4 Ways Stop Taking Things So Personally (and Reduce Anxiety)

Learning how to communicate the right way is part of self-care.

Communication is an intrinsic part of the human experience, but if you wind up feeling stressed out, unhappy, and anxious over conversations, you may be taking things a little too personally all the time.

In fact, communication skills are an important and often neglected part of self-care. Guarding your happiness and regulating your emotions can be difficult if you don’t stop projecting insecurities to those around you and assuming the worst.

How to stop taking things personally

So how can you relearn communication skills that will decrease stress and anxiety and improve your overall happiness?

One of the four “agreements” by Toltec Wisdom teacher Don Miguel Ruiz is, “Don’t take anything personally.”

What that means is … realize nothing other people do is because of you. This powerful agreement acts as a reminder that self-limiting beliefs rob you of joy and create needless suffering.

This “agreement” is so simple yet so profound: Safeguard your mind from unnecessary emotional rollercoaster rides.

You can apply this agreement to every facet of your life including your work life, love life, dealing with your kids, your parents, your neighbor, your boss, the person at the grocery store … the list goes on.

Ruiz provides a formula to deal with potentially hurtful behavior from others, boiling it down to knowing you have a choice on how to interpret events and feedback from people. Each person sees the world in a unique way, so how others treat us says more about them than it does about you.

Realize that each person has a subjective reality and that their views are only their views. Not facts about who you are and aren’t based on your truth. In other words, you don’t have to believe them.

Limiting beliefs control your reality. Many limiting beliefs stem from a casual comment someone made that you internalized or took as truth.

According to Freud, in projection, thoughts, motivations, desires, and feelings that cannot be accepted as one’s own are dealt with by being placed in the outside world and attributed to someone else.

People project their personal hurts, wounds, and stories onto the person they are talking to. Don Miguel’s guide is to remind you that in part, everyone is walking around projecting and as such, remember not to take things personally, as whatever the person is saying, may be more about them than you.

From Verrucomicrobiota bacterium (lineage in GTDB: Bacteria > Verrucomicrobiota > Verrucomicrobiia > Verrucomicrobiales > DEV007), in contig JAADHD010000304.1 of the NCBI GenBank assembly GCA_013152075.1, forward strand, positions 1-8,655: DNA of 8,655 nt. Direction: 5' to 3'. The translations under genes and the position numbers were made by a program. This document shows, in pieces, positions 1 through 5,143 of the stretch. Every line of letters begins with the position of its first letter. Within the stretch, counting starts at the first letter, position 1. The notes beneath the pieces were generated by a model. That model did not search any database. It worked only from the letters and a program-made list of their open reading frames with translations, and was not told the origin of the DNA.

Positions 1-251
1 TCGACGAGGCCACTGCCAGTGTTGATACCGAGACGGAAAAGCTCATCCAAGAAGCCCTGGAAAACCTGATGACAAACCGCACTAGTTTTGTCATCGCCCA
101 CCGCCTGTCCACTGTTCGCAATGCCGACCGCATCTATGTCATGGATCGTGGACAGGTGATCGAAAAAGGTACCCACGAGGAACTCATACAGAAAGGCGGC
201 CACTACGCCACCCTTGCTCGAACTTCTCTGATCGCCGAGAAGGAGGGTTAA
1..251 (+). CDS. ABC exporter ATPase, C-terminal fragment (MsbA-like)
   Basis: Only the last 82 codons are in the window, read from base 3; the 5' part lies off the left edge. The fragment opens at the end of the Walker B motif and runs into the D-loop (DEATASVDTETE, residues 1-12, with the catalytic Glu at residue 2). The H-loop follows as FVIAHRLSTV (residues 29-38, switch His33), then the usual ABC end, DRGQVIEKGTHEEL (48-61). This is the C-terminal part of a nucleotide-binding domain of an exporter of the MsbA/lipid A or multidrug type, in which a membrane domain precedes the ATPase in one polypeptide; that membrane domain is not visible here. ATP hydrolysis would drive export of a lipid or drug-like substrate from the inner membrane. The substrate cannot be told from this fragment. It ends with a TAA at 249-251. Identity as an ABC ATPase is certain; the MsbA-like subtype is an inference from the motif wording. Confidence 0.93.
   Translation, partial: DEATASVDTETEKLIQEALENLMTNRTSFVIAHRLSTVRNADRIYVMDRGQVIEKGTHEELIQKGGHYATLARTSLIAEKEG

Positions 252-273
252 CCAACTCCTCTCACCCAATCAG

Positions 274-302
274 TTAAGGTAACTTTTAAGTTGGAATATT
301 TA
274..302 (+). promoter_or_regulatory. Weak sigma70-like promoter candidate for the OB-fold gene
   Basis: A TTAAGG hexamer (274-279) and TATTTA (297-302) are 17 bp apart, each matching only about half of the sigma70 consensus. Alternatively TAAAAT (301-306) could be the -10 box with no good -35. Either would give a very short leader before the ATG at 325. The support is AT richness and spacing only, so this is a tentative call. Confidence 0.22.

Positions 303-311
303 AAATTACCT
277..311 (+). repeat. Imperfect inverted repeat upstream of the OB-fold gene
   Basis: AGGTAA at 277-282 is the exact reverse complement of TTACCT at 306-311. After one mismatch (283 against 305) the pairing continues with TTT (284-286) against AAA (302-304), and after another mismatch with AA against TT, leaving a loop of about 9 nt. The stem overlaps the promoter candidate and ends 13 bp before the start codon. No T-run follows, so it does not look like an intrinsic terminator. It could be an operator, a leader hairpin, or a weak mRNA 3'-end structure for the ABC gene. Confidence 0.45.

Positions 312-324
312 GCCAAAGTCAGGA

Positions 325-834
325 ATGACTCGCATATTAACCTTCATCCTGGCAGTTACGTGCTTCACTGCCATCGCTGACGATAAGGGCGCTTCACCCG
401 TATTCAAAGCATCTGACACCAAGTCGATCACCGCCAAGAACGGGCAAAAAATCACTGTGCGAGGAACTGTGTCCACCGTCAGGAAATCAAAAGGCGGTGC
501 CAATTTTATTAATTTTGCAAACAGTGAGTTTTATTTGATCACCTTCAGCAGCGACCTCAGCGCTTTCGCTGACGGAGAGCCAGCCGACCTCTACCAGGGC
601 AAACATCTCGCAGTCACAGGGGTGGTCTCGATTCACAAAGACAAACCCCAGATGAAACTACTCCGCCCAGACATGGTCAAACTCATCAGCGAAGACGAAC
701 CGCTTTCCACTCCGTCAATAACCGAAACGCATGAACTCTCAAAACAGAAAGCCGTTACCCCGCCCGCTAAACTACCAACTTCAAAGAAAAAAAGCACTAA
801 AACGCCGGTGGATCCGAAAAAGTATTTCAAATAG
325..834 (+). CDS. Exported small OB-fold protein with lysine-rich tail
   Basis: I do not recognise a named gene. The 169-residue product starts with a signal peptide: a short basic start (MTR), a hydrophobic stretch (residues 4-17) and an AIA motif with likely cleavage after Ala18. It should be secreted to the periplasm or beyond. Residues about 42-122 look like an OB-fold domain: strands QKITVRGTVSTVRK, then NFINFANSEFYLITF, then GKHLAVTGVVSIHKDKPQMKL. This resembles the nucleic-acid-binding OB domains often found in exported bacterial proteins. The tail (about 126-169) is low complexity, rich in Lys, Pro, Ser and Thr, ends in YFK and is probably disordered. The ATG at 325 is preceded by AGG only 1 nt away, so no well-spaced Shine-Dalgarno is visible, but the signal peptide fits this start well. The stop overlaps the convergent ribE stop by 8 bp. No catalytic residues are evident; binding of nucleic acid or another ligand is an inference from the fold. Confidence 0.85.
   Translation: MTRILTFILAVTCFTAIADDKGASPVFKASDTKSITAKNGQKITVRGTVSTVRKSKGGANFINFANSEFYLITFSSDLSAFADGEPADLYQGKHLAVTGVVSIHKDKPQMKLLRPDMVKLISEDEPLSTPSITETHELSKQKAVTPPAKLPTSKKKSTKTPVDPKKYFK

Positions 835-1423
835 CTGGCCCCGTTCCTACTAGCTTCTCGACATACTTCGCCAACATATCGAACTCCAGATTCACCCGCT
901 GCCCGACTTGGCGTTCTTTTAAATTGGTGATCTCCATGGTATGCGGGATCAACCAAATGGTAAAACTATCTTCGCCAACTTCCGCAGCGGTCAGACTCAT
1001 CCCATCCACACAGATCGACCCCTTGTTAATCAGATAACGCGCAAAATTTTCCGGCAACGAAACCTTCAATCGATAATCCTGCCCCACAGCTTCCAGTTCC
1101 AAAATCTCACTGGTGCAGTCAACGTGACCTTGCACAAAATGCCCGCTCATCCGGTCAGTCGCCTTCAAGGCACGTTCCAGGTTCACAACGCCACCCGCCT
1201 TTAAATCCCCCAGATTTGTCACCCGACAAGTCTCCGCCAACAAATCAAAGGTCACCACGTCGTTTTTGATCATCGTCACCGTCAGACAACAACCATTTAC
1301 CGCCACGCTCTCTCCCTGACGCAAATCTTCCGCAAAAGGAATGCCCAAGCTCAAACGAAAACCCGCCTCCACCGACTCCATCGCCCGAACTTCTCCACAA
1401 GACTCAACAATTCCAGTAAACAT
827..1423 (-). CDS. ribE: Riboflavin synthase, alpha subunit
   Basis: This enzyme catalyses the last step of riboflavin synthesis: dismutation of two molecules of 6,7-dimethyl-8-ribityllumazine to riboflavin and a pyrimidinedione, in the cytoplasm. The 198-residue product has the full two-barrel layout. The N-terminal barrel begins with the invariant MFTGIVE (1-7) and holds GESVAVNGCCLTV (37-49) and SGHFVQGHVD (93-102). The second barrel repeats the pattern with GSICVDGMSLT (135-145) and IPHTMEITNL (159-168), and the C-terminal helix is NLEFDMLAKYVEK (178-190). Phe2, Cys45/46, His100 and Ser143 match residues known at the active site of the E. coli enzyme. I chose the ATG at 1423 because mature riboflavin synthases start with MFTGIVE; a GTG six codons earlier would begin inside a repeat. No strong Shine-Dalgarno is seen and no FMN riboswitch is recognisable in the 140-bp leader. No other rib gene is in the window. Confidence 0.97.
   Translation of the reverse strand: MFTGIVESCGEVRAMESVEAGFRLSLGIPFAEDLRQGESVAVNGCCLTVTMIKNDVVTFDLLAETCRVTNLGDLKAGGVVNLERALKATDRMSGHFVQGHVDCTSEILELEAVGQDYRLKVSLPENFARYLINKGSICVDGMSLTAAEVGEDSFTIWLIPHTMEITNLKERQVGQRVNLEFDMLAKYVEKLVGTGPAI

OK, so now you understand the best practice of not taking things personally. But … you’re human. how do you reduce stress and conflict in your life with this method?

Here are 4 ways you can keep yourself from taking things personally and be happier:

1. Begin to notice when you’re taking things personally

The physical sensation might feel like a punch in the stomach. It might feel as if someone is pouring a “shame milkshake” on you. You might have a wave of fear or feel confused.

Hearing your inner critics voice their opinions is another sure sign you’re taking something personally. For certain, your stress level will begin rising.

Whatever you feel, begin to have an awareness of the physical sensations that are happening in your body. No need to fix it at this point. Awareness is the first step.

2. Ask questions when you’re feeling attacked

One hack to not taking things personally is to ask questions.

You may not always have control over many things in your life, including what people say to you, but you do have 100 percent control over how you react to each situation.

The goal of not taking things personally is to avoid unnecessary stress and conflict. Try asking a few questions to deflect unnecessary conflict.

It may also avoid the downward spiral of negative thoughts popping up in your mind.

3. Be receptive instead of reactive

The most common and most familiar way to respond when someone says something that triggers you is to react. When you react, you let your ego and mind get in the way.

Pain and suffering can be a result as you have not created space between what was said and the “me” it was directed to.

Noticing your physical response and then asking questions puts you in a receptive vs reactive i.e. an emotional response.

4. Take a compassionate stance

When you have compassion for yourself and the people around you, you don’t react and jump to assumptions.

Imagine that they’re having a bad day, or may have meant something totally different than what you understood. You can make up whatever story you want just to shift your mind out of taking it personally.

A sure-fire hack to not to jump to a negative conclusion and thus getting triggered is to live by the rule, “Don’t take anything personally.” Not taking things personally puts you in a more centered and grounded place where you can be the CEO of your mind.

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